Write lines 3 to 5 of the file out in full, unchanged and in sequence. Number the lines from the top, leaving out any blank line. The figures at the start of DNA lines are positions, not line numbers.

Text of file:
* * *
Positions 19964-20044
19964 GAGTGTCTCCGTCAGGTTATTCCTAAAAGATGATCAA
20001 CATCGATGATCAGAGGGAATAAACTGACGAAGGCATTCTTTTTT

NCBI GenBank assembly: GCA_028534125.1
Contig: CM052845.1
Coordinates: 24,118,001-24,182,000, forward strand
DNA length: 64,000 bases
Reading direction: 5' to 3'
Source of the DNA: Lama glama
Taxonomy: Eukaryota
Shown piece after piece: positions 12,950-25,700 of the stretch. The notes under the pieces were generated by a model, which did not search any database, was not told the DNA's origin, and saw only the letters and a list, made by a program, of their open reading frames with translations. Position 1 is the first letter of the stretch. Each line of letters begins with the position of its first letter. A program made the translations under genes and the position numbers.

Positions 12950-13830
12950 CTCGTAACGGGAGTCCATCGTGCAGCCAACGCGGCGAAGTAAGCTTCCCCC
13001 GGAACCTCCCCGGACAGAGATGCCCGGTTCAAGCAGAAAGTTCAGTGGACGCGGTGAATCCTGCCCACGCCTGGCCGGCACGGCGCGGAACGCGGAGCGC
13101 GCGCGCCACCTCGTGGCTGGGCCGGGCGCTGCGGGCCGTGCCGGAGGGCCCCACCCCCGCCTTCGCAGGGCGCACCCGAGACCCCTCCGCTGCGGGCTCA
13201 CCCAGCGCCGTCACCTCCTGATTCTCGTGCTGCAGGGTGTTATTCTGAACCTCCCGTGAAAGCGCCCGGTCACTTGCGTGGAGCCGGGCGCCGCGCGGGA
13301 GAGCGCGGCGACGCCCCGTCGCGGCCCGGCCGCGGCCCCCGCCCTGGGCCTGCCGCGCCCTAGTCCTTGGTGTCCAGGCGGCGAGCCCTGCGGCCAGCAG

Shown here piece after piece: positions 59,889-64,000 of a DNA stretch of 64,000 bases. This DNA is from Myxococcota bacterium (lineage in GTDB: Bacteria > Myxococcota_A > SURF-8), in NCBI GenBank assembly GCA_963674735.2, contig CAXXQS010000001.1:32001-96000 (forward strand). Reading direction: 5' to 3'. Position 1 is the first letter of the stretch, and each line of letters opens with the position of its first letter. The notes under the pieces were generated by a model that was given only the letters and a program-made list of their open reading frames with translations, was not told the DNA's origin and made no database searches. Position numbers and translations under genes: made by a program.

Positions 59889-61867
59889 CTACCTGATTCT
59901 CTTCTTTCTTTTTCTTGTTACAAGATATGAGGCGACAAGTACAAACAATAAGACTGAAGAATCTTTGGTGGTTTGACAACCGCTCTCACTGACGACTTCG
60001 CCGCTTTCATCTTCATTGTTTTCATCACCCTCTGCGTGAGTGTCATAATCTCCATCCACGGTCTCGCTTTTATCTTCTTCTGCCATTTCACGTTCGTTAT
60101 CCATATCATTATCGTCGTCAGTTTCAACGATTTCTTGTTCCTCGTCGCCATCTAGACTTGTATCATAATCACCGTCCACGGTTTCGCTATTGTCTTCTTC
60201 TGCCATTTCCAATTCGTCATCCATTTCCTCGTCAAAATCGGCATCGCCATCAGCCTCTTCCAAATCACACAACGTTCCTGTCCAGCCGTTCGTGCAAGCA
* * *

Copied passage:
20001 CATCGATGATCAGAGGGAATAAACTGACGAAGGCATTCTTTTTT

NCBI GenBank assembly: GCA_028534125.1
Contig: CM052845.1